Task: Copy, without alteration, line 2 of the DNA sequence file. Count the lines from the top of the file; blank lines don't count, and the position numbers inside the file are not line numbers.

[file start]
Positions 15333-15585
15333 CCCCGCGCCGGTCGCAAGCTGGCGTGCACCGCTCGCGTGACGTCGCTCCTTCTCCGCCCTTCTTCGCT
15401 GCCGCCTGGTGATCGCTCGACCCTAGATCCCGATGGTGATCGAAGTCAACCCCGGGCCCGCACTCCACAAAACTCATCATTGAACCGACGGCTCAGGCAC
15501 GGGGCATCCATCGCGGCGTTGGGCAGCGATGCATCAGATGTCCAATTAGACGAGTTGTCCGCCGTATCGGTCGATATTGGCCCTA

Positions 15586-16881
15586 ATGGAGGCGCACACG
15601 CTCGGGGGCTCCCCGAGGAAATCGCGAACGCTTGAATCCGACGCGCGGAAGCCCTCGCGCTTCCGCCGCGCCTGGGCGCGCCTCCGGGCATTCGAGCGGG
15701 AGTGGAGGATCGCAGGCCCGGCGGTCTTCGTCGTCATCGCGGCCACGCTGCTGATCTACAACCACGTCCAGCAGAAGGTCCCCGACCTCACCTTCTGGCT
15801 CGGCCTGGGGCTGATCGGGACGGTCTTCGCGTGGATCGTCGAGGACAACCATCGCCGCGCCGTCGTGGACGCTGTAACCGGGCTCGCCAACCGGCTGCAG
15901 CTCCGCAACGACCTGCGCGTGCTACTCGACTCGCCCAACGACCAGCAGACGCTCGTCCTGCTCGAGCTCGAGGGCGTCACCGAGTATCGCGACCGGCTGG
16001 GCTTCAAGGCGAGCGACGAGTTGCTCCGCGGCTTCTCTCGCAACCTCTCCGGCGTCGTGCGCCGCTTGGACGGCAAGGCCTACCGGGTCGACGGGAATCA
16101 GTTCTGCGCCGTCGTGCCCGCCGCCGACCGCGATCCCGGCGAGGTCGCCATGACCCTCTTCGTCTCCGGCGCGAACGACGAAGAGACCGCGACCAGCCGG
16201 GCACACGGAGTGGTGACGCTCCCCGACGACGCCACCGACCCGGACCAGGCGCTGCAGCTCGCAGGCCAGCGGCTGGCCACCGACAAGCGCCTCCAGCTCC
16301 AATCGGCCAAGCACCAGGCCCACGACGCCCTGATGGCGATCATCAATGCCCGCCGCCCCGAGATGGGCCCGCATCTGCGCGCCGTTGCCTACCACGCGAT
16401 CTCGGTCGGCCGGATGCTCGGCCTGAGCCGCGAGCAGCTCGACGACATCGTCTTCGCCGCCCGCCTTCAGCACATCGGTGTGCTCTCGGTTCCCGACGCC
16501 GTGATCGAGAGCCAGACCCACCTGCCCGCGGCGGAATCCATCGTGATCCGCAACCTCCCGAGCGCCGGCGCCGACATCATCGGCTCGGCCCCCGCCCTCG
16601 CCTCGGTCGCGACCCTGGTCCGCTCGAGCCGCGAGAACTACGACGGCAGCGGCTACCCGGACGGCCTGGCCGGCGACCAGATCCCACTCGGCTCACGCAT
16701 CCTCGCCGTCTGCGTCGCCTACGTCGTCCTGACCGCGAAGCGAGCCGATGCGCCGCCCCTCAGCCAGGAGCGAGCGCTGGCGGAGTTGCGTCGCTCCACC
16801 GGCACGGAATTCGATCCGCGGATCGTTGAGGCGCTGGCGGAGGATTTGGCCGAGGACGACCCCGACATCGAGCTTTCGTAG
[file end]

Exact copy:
15333 CCCCGCGCCGGTCGCAAGCTGGCGTGCACCGCTCGCGTGACGTCGCTCCTTCTCCGCCCTTCTTCGCT